Quote Originally Posted by DORISPULASKI
This one, I may know the answer to. At Worlds 2003, Obertas was skating with Sokolov. At Cup of Russia 2003, she was skating with Slavnov and they did
3Fth in the SP and the 3LpTh and 3FTh in the LP. So they seem to have known both skills pretty much for their whole career together. (This is one of the joys of COP--you can look up what everyone was doing back in the 2003 Grand Prix.)
Ok, well that's my theory out of the window then!! Maybe the triple flip is easier for them - does anyone know what Julie's triple (or even double) edge jumps are like? She seems to struggle badly with the double axel - i can't remember one in competition that she's landed. That might explain the use of the throw flip? Does anyone know who had a hand in writing the pairs side of the CoP? Tied into the bit below about assigning tarrifs for elements i'd like to know who they asked to come up with the tariffs in the frist place and who got it changed this time around.

Quote Originally Posted by DORISPULASKI
The whole business of assigning tariffs to skills very few teams (or even no teams) have done is one of the black magic pieces of COP, given that any particular team may not be very representative.

I am suspecting that the flip is about the same as the loop because of the height assist you get from the toe pick. But we'll definitely see!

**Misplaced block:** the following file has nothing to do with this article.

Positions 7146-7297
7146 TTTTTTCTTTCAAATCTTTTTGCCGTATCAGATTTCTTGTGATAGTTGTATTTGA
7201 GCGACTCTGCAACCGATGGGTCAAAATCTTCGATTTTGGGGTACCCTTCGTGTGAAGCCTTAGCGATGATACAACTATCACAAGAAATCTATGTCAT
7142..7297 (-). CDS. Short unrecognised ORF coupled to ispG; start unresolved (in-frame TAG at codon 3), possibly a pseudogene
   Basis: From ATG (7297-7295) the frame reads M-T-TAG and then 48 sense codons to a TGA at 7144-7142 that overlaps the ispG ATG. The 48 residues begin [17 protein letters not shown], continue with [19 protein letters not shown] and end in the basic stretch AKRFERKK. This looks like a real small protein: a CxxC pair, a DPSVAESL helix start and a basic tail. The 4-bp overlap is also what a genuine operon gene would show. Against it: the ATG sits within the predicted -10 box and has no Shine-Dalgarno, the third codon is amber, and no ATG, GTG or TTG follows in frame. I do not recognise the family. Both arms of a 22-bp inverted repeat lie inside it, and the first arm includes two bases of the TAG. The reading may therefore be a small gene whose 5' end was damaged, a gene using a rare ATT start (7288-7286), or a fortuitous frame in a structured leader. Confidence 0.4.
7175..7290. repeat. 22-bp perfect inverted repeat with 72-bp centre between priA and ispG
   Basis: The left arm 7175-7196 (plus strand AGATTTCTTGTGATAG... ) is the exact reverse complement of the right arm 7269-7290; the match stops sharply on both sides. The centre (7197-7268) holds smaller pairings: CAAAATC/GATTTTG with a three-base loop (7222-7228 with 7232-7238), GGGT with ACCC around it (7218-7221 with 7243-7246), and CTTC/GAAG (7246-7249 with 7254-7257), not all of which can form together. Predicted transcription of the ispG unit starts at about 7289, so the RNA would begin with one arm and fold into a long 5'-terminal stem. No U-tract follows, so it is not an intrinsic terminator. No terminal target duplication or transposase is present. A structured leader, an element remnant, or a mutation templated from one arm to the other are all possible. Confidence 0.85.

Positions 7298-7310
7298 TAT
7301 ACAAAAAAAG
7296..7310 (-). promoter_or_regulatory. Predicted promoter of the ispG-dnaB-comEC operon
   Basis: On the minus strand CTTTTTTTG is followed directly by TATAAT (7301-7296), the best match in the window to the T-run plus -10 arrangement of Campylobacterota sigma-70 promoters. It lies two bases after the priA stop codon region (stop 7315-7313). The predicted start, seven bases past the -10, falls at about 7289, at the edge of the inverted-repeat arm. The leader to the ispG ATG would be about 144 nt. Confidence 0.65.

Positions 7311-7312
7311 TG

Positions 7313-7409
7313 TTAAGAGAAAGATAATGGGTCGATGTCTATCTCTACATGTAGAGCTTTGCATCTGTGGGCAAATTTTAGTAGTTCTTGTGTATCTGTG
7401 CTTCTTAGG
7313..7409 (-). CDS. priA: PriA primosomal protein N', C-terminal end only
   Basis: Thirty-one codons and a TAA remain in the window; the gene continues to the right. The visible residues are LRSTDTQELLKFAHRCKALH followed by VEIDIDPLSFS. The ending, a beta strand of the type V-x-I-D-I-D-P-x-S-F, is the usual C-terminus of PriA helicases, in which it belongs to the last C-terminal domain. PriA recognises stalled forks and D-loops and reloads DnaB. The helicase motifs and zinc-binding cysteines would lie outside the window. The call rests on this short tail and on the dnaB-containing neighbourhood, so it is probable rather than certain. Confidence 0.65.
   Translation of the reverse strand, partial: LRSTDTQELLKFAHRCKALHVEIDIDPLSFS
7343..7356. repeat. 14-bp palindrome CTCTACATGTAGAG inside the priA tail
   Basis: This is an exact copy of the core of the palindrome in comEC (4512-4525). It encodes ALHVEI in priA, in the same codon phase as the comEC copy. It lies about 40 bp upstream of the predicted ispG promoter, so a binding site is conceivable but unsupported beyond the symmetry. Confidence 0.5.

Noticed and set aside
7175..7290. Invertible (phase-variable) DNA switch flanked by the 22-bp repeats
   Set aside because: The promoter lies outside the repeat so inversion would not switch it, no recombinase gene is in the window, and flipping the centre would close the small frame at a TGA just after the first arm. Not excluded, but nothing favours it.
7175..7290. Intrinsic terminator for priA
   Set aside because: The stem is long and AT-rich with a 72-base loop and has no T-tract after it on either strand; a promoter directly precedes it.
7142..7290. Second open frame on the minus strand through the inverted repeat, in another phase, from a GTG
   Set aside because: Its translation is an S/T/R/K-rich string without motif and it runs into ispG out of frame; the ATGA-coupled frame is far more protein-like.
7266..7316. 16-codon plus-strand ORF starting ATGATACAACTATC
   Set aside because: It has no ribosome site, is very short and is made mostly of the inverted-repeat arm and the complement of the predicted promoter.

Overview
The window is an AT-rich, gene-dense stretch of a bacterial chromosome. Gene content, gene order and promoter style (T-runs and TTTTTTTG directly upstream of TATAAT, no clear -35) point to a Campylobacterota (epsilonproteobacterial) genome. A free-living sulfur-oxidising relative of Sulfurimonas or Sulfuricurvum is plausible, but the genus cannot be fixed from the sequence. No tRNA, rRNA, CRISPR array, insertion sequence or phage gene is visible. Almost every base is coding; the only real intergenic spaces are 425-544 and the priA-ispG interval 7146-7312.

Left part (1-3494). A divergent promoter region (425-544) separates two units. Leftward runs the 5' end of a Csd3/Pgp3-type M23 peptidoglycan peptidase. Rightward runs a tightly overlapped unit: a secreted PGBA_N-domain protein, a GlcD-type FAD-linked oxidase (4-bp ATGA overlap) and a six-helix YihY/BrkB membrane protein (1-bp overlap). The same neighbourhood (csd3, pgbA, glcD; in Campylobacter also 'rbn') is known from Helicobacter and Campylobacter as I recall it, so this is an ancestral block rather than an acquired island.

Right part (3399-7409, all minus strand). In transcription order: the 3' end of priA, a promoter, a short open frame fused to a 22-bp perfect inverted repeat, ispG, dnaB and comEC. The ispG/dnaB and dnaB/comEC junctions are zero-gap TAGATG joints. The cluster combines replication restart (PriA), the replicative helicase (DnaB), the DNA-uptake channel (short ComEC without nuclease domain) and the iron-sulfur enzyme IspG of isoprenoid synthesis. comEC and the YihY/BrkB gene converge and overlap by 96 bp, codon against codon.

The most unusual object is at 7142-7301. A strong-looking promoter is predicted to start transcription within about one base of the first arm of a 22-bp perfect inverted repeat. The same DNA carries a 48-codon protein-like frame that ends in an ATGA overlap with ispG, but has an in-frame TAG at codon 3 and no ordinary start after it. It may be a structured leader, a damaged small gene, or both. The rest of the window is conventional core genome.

Like i mentioned above it would be interesting to see who was involved and who was used in coming up with the pairs tariffs.

One final observation on the difficulty of thrown jumps is that they must follow (at least a little bit) the correlating difficulty of performing the solo jump without the throw. The flip is a more difficult jump done solo for many reasons one of which is the pick assit in the jump. Though called a "toe salchow" here in the UK and at least on paper is a salchow with a toe assist, unlike the loop and toe loop the jump is not made easier with the toe assist - the weight transfer from the LBI edge to the right pick is quite difficult, as is obtaining the backspin position required for multi-revolution versions of the jump - all things which are not required for a loop who's preparation, take off, flight and landing are the same in all phases. I would guess that having a partner launching you into a flip is difficult because there are more things that can go wrong and can affect the jump going well, unlike the loop...anyway i think arguments can me made either way for the jumps being equally as difficult or one slightly harder than the other. One thing though related to teh CoP tarrifs is that just because one skater find one things more problematic than another doesn't mean that is necessairly harder. The Axel is nototrriously difficult and a lot of young skaters land their double sals and toes before landing the axel. But tht doen't mean the tariffs should be changed to make an axel worth more than a double sal...or does it?!